- Tame Iti is free (+photos)Posted 86 days ago
- Lauryn Hill supports Maori Designer at RaggamuffinPosted 107 days ago
- White Island volcanic activity a growing concernPosted 121 days ago
- Maori culture adapting to presence in online mediaPosted 137 days ago
- #IdleNoMore – an Aotearoa perspective | Marama DavidsonPosted 138 days ago
- Ainu Youth use crowdsourcing site to fundraise for trip to visit Maori in AotearoaPosted 138 days ago
- Welcoming in the New YearPosted 139 days ago
Rotorua wahine reflects on “living below the line”
A Rotorua woman reflects on her $2.25 a day eating programme and talks about her interesting experience.
Kiri Danielle completed the 5 day ‘Live Below the Line’ challenge to get a glimpse of how people survive on the bare minimum.
She was one of many New Zealanders who took part in this campaign which ran from the 15-19 of October this year.
Ms Danielle said this experience changed the way she eats and now she chooses to eat less processed food and is focused on growing her own kai.
I did it to support the kaupapa, for personal growth and to share the experience with my tamariki so they could watch what it was to live in poverty,” she said.
Ms Danielle said her daughter Moerewa, 12, joined her living below the line for some of the meals.
“I’m a Mum first so if Moerewa was hungry, she ate, as her health was paramount to me,” she said. “She participated enough to understand poverty much better and we both grew closer, ”she said.
“It changed the way she looks at food, now she appreciates it more.”
She said children can be quite demanding of parents for new things and it was a really good way to teach them the value of money.
Ms Danielle said the hardest part of the challenge was eating minimal amounts when there was an abundance of food around her in society – and a lot of it going to waste.
“I ate rice and a small amount of veges from my garden and few eggs which I classed as a privilege because I’m not sure people living in poverty would have them,” she said.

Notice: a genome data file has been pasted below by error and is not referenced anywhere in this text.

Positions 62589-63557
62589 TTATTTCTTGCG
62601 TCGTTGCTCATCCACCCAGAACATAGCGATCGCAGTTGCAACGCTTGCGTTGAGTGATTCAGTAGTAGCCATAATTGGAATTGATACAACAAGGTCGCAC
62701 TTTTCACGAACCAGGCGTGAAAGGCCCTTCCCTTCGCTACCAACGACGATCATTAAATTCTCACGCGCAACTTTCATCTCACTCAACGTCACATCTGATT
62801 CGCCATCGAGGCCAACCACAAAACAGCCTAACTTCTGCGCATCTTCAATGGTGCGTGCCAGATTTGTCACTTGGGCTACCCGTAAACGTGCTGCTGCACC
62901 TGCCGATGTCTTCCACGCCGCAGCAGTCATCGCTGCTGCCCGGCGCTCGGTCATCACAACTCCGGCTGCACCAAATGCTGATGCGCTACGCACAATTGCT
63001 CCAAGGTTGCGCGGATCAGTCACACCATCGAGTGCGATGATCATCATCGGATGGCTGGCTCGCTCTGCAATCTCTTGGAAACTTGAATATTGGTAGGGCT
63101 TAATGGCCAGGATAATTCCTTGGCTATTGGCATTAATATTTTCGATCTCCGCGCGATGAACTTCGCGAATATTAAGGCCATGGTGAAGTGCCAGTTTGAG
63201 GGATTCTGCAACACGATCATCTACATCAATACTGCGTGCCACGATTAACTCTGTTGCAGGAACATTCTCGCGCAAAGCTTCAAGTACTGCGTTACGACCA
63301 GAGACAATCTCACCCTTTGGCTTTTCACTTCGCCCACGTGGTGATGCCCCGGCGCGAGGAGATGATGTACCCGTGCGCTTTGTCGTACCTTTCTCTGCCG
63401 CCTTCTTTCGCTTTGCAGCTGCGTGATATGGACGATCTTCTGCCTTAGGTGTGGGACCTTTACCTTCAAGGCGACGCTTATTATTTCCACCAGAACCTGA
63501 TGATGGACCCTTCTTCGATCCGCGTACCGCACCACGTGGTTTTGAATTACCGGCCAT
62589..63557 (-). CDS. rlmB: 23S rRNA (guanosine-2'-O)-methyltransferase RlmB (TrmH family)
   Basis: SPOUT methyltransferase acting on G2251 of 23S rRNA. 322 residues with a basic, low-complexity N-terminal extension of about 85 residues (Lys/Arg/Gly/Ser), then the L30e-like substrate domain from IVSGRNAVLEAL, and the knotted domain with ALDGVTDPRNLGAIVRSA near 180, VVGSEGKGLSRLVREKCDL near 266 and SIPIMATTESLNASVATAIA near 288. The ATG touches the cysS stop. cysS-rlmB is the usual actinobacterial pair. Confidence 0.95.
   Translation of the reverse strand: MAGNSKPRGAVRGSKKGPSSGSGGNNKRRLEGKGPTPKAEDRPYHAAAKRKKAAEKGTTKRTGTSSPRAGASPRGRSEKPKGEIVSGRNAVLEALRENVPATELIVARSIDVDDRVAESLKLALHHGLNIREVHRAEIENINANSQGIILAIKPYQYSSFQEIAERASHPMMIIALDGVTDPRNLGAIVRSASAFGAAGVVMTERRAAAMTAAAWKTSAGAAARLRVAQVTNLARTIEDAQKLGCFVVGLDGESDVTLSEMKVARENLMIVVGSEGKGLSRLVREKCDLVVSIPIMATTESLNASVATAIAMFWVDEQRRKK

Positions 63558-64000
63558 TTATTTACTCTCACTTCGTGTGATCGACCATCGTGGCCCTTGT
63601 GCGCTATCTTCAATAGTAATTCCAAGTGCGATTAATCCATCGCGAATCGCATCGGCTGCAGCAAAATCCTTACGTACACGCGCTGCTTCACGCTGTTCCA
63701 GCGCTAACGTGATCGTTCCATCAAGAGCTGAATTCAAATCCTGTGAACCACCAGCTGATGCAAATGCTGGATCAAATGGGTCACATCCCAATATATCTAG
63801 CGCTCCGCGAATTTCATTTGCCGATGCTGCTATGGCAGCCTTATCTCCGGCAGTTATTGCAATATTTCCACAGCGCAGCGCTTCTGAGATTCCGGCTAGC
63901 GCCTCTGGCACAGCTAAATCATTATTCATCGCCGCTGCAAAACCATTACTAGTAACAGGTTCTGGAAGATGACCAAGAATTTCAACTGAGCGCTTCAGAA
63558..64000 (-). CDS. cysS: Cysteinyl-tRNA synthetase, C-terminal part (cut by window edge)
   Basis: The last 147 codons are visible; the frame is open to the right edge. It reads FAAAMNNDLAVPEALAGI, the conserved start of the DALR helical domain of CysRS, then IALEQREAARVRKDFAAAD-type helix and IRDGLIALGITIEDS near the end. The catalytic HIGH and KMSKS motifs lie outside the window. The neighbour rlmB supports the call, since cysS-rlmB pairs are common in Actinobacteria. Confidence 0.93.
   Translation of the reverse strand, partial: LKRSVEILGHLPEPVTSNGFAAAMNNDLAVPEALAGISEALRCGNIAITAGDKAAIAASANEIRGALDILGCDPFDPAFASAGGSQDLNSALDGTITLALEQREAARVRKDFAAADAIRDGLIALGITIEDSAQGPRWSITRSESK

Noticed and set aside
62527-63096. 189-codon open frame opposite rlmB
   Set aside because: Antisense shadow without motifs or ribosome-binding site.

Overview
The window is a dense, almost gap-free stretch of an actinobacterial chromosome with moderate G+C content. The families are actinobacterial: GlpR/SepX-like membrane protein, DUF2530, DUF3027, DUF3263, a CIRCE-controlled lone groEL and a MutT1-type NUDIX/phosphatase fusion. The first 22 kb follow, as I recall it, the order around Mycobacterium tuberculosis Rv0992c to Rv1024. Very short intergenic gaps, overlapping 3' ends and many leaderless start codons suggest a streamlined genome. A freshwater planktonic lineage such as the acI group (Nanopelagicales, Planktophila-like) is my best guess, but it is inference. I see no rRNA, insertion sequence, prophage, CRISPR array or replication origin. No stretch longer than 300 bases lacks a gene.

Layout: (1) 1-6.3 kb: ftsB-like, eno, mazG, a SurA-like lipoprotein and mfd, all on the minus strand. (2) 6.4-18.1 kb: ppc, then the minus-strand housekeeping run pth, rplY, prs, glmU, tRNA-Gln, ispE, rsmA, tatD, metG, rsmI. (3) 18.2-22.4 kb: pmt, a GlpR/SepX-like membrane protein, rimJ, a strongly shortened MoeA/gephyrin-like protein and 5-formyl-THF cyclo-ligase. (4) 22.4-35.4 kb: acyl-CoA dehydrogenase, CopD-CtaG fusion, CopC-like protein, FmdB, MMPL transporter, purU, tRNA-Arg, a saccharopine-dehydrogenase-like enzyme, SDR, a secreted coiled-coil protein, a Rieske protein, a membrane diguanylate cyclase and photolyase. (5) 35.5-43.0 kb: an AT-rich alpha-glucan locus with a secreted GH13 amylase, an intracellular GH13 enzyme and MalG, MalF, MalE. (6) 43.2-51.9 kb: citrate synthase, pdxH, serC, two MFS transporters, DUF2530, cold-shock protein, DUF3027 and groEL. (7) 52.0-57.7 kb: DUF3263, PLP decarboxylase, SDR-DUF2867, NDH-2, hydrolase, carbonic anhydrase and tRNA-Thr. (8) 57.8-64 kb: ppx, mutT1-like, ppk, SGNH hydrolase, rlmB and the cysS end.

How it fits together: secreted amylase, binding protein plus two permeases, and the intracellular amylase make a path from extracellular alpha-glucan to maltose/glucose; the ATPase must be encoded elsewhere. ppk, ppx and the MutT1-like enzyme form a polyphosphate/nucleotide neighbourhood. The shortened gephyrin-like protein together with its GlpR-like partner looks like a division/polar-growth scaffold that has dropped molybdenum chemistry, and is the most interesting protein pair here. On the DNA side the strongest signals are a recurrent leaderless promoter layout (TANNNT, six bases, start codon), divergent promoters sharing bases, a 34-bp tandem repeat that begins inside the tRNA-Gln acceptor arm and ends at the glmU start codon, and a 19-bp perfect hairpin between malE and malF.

“Being hungry like that made me think of how much food gets thrown in the bins in our society.”
One lesson my Dad taught me when I was little was “Kaua e maumau kai” – “Don’t waste food” – when you’re living in poverty – you don’t want to waste anything – or see anything go to waste. Not when it could be feeding you and your babies,” she said.
Ms Danielle said by the end of the five days she had lost weight and felt tired and grumpy.
“How can people living in poverty be expected to have energy to concentrate on education or be the best parent they can when their health, mental focus and mood are so negatively affected by poverty?” she said.
“I got tired and warn down even without the stress of knowing it could be forever.”
Ms Danielle said living off the bare minimum was not totally abnormal for her however.
She said she has struggled before and there have been times she experienced poverty.
“There have been times in my life where I have been as broke as a joke,” she said “When I was at University there was a point where I lived off one pumpkin for a week rather than ask anyone for help.”
Ms Danielle said the experience has changed one other thing too, the way she shops.
“I don’t want to pay for packaging. I can’t eat fancy wrapping. Just give me the kai.”